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    New study finds link between sleep regularity and hypertension.

    New study finds link between sleep regularity and hypertension.

    If you're anything like me, you're always looking for ways to improve your health. And one of the best ways to do that is to get a good night's sleep. But did you know that how you sleep can actually impact your health? According to a new study, people who have irregular sleep patterns are at a higher risk for hypertension.

    In a recent study, data from 12,300 participants (aged 18-90 years) was analyzed to investigate potential associations between sleep regularity and hypertension. The study used an under-mattress sleep device and a portable blood pressure monitor to assess sleep duration and timing regularity. After controlling for age, sex, BMI, and mean total sleep time, the study found that sleep regularity was not significantly associated with hypertension. However, the study did find that participants who had a higher standard deviation in sleep onset time were more likely to have hypertension. While more research is needed to confirm these findings, the study provides valuable insights into the potential relationship between sleep and hypertension.

    The study, which was published in the journal Sleep, followed 12,300 people over the course of 12 months. Participants were typically middle-aged (Mean ± SD; 50 ± 12 years) and predominantly male (12% females). Each participant had ~180 nights of recordings and ~70 blood pressure entries. There were 2,499 cases of hypertension defined as SBP>140 and/or DBP >90mmHg (20% of the sample). Across total sleep time quartiles, high sleep duration irregularity was consistently associated with a 9 to 15% increase in hypertension risk. A 38-minute increase in sleep midpoint irregularity was associated with an 11% increase in hypertension risk, independent of mean total sleep time and mean sleep midpoint. Similarly, a ~31-minute increase in sleep onset time irregularity was associated with a 29% increased risk of hypertension. So what does this all mean? Basically, if you have irregular sleep patterns, you're more likely to develop hypertension. And while the study didn't specifically say why this is the case, it's likely because irregular sleep patterns can lead to sleep deprivation, which has a whole host of health problems. If you want to stay healthy, it's important to get regular, quality sleep. So if you're someone with irregular sleep patterns, it's time to make a change. Talk to your doctor about ways to improve your sleep, and make sure you're getting the rest you need.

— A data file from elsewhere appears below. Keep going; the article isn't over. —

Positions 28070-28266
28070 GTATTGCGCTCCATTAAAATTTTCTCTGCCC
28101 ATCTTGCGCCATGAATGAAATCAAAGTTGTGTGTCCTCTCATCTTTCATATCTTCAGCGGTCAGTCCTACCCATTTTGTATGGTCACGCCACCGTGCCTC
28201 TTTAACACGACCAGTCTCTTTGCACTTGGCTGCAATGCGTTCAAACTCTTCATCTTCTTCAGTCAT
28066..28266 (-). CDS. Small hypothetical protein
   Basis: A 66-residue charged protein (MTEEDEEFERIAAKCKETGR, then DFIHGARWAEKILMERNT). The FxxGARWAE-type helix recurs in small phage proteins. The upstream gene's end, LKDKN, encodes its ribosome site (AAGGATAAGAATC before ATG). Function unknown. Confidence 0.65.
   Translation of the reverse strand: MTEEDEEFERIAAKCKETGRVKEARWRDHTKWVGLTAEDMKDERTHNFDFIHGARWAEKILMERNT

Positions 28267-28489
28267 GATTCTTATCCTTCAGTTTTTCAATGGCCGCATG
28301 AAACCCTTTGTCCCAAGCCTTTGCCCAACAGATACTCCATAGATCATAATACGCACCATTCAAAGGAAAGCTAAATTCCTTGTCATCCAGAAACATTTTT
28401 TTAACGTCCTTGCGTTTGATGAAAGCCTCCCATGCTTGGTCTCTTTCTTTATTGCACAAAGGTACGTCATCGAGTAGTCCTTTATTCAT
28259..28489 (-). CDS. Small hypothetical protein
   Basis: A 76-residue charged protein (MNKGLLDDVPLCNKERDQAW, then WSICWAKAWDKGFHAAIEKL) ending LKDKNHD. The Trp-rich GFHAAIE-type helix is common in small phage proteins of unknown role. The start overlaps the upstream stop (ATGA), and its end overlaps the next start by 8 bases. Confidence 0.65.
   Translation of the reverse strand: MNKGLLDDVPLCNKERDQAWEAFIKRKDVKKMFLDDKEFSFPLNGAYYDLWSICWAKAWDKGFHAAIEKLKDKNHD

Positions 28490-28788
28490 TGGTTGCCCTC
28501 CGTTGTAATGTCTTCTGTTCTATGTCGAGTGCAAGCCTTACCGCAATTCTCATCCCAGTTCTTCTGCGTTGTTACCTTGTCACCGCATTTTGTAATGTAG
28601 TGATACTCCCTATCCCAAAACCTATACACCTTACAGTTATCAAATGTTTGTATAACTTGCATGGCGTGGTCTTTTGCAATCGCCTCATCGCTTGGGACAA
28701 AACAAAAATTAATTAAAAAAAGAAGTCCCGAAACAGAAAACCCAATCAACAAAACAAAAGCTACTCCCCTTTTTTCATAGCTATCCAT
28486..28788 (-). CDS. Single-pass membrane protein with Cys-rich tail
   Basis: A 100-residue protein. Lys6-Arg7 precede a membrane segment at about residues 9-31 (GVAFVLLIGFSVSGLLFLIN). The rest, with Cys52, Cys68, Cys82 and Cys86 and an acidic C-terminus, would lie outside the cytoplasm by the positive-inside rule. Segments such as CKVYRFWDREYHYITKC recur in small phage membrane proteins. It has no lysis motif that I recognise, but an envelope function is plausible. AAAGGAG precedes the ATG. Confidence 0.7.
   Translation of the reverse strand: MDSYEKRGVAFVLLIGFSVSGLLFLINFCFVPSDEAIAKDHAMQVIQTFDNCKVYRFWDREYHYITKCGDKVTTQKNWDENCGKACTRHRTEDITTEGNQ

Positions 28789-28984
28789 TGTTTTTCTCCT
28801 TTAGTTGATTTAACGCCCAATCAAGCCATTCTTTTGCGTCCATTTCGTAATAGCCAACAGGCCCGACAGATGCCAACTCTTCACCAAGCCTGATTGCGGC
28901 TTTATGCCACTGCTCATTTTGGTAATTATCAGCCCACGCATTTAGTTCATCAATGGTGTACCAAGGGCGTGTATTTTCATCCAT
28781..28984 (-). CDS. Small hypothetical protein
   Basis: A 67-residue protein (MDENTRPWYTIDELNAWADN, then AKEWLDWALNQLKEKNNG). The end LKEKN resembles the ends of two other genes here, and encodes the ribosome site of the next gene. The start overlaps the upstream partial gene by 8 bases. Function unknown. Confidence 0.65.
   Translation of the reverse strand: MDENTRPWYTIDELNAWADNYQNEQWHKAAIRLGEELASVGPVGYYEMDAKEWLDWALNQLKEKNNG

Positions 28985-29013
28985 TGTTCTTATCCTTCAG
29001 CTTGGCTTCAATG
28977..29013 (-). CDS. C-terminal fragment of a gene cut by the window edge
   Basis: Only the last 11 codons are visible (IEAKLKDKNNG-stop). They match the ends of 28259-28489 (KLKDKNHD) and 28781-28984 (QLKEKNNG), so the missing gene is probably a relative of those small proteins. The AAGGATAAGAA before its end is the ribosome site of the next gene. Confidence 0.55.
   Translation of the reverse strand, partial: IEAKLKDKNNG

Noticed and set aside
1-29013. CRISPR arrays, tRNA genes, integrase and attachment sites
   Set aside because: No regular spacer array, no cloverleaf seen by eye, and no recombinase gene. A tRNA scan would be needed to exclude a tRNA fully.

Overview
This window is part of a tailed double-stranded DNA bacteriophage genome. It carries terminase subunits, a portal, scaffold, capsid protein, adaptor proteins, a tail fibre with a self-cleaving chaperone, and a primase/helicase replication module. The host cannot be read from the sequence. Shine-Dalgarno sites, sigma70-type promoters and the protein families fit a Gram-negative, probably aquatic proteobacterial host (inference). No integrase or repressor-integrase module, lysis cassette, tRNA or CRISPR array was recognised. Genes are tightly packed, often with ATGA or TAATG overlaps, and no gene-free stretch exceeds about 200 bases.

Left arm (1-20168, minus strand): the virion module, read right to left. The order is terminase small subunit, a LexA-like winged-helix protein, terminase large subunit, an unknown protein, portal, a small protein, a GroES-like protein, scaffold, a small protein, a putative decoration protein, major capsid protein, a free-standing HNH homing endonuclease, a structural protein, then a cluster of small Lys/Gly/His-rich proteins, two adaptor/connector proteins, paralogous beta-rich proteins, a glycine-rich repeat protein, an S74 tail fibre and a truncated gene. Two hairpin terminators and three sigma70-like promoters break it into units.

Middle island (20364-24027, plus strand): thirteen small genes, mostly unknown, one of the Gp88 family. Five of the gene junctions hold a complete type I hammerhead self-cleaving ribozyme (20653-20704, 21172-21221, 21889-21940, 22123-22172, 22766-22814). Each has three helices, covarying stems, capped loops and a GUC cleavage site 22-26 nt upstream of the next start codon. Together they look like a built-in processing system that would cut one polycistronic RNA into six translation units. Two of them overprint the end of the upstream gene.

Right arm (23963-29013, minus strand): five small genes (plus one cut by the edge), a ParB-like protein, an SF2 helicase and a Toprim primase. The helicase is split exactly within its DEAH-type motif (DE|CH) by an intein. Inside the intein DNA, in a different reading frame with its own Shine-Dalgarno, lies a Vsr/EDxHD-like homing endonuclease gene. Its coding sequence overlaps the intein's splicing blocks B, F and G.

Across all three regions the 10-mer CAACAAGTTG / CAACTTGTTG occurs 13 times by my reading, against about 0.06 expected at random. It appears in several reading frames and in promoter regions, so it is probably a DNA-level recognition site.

These findings suggest that sleep irregularity may have a significant impact on cardiovascular health. Further research is needed to assess the potential day-to-day effects of sleep duration and timing on blood pressure and other cardiovascular health outcomes.

    We all know that a good night's sleep is important for our overall health, but we now know that sleep irregularity has been linked to worse cardio-metabolic health. So if you're having trouble sleeping, it's time to make some changes. If you're not sleeping well, there are a few things you can do to improve your sleep hygiene. First, make sure you're going to bed and waking up at the same time every day. This will help to regulate your body's natural sleep cycle. Second, create a calm and relaxing environment in your bedroom, free of distractions like TV or work. Third, avoid caffeine and alcohol before bed, as they can interfere with sleep. Finally, a mattress that is too soft or too hard can cause tossing and turning all night long, and lead to morning stiffness and soreness. A mattress that is too small can also be uncomfortable, leading to a restless night. Investing in a quality mattress is important for getting the best sleep possible. If you're still having trouble sleeping, talk to your doctor about other options, such as medication or therapy. Getting regular, quality sleep is important for your overall health, so don't overlook this important part of your wellness routine.

    Source: Sleep, Volume 45, Issue Supplement_1, June 2022, Pages A93-A94, https://doi.org/10.1093/sleep/zsac079.202 Published: 25 May 2022